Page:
Ambition Quotes In Macbeth

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Ambition Kills Alfred Tennyson, a British poet, once wrote, “Ambition is like the sea wave, which the more you drink the more you thirst… it drives you mad.” This idea can be represented by the overwhelming ambition experienced by many tragic heroes as their overwhelming flaw. In tragedies, the slow loss of control is what leads to the downfall of the hero. As the plots progress, the characters seem less and less like the true heroes that are dreamed of. Medea by Euripides, Things Fall Apart by Chinua Achebe, and The Tragedy of Macbeth by William Shakespeare explore aspect of hamartia in tragedies through the development of hamartia in their main characters. All three works support the idea that unregulated ambition and ego ultimately lead to failure. One aspect…show more content…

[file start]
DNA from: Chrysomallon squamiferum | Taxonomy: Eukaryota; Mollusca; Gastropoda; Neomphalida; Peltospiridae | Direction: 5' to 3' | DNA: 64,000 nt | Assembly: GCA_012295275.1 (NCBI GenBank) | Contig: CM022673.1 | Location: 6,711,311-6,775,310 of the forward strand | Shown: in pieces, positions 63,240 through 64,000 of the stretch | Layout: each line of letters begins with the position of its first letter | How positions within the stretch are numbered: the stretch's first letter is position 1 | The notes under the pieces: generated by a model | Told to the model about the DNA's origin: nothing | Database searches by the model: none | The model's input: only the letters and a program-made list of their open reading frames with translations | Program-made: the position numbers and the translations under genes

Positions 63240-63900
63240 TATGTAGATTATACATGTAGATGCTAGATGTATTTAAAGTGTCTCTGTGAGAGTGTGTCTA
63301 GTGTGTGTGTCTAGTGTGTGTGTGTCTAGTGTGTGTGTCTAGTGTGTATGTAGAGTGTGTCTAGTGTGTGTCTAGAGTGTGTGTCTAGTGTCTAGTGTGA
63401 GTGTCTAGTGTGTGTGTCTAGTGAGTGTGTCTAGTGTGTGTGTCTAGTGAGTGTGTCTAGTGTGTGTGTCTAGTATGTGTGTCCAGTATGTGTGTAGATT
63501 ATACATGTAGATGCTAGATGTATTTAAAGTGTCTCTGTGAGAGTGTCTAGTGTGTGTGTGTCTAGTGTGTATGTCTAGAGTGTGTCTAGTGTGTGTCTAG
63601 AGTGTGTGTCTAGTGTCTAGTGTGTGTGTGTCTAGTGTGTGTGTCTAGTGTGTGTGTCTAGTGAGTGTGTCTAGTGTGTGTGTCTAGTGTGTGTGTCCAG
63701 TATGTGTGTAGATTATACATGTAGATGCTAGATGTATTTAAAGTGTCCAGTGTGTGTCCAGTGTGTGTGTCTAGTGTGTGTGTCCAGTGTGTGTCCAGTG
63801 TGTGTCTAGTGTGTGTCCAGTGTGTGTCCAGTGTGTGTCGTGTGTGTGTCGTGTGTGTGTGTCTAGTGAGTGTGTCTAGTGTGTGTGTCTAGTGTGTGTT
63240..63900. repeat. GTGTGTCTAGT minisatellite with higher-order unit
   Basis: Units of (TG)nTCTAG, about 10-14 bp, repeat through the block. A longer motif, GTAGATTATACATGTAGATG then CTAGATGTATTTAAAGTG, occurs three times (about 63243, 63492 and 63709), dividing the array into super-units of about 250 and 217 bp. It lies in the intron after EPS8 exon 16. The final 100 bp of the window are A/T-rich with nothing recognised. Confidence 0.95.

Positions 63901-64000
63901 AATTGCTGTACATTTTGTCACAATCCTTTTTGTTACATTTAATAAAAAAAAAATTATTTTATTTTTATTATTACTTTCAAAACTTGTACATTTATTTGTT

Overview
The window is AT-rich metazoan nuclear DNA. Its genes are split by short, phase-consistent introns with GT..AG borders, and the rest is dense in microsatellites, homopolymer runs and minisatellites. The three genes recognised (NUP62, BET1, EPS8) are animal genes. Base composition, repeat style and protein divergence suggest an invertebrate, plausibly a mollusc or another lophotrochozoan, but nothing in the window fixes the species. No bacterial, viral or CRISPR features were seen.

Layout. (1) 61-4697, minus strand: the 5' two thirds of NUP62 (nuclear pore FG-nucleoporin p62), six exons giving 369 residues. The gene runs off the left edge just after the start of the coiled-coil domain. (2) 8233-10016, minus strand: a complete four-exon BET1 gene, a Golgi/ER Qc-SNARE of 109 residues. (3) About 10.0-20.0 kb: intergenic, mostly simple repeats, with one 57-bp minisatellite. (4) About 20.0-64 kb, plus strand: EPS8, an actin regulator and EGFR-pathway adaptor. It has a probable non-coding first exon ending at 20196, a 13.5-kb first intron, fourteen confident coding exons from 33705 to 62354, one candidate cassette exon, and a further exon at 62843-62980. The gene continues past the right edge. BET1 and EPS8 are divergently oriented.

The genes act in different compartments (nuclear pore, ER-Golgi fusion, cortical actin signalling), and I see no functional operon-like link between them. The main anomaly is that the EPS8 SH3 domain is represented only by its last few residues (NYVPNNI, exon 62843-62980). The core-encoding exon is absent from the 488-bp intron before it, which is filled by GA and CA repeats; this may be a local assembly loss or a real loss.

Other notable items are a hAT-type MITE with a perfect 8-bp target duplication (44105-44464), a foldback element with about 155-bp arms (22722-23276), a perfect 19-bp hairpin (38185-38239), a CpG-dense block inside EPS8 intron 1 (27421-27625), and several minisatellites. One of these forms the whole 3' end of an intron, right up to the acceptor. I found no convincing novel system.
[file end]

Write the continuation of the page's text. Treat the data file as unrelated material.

Macbeth says, “Whose execution takes your enemy off, grapples you to the love and heart of us, who wears our health but sickly in his life, which in his death were perfect” (lines 105-108). This sentence displays dramatic irony because Banquo’s death will plague Macbeth’s mind with guilt, not make his health perfect. Like Okonkwo killing Ikemefuna in Things Fall Apart, Macbeth is killing a close friend to hold power, which yet again shows the consumption of control from ambition and power. This instills fear in the audience, as they are afraid of who, or what, Macbeth has become. But in Act 5 Scene 3, he states “I must not look to have; but, in their stead, curses not loud but deep, mouth-honor, breath, which the poor heart would fain deny and dare not” (lines 24-28). By elimination the conjunctions within the sentence, the author emphasizes the fact the details of the life that Macbeth is missing. Despite Macbeth’s prior actions, which can be seen as violating the laws of humanity, the asyndeton makes him somewhat human again, drawing pity from the

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